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Minimum usable acceleration for a spacecraft
(02-01-2023, 11:19 PM)Drashner1 Wrote: I'm not saying that it would, I'm saying that even if it did, it wouldn't matter. Most solar sail missions that I've ever read about involve moving cargo around in support of some other crewed mission or base (since sails are comparatively cheap, reusable and don't consume reaction mass) or being used on probe missions where spending years is likely not a problem (based on our RL experience).

Solar sails are not the fastest idea ever suggested, but when considering the range of tech options that we are currently capable of and/or have some idea of how to actually build (speaking conservatively), nothing else significantly outperforms them AFAIK. I'm not counting various flavors of beamed energy/mass atm (sort of outside the context of this), and we have no actual clue how to build a fusion drive or the like, so not counting that either.
I understand but tbh I took the quote to apply in general, my inquiry was not specifically about solar sails but under 0.005 g thrust in general. But the quote does seem wrong to me, but I don't have the math to disprove it so I hope someone can Smile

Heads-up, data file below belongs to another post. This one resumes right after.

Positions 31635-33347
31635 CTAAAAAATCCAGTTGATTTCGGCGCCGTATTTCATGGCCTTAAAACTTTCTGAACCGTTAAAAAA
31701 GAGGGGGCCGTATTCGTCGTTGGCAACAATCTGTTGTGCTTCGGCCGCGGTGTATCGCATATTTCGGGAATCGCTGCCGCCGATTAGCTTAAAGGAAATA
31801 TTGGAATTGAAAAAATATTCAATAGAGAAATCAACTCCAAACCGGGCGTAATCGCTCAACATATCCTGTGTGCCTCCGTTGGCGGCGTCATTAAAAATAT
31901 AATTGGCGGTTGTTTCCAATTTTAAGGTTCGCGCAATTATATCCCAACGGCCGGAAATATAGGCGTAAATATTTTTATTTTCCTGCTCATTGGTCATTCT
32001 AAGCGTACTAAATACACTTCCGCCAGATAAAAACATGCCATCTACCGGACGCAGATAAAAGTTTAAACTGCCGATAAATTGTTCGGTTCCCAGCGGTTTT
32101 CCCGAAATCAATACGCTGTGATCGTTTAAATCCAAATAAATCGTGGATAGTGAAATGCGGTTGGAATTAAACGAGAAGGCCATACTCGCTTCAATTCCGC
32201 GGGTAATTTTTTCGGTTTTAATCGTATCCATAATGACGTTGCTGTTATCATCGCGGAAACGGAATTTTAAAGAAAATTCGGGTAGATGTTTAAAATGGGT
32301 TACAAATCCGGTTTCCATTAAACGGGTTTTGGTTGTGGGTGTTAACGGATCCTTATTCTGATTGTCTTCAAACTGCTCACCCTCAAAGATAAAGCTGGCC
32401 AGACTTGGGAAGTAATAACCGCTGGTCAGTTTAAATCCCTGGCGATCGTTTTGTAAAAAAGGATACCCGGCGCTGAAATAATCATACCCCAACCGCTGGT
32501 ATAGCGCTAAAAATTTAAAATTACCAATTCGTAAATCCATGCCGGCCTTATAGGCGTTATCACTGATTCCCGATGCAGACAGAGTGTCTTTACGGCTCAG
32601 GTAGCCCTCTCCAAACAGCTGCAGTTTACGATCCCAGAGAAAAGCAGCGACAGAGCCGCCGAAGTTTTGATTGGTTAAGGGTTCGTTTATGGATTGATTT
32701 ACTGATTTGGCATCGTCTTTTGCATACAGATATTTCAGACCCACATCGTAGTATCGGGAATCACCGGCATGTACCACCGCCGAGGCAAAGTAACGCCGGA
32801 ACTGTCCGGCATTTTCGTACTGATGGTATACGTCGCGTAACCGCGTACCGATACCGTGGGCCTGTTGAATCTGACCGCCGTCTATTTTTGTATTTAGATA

The whole thing may have been caused by the misuse of centigee as 0.001 g (really should be milligee) and milligee as 0.0001 g (which is really 1/10th of a milligee).

I was searching something about solar gravity at Earth orbit and found this:

Quote:Sun's gravity in the neighborhood of earth is 6 millimeters/sec^2. Out in the Main Asteroid Belt it is less than 1 millimeter/sec^2. So for heliocentric orbits a little further out, ion might be adequate for an impulsive burn injection into an elliptical transfer orbit.
6 mm/sec2 = 0.0006 G.

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RE: Minimum usable acceleration for a spacecraft - by MichaelPoole - 02-02-2023, 03:33 AM

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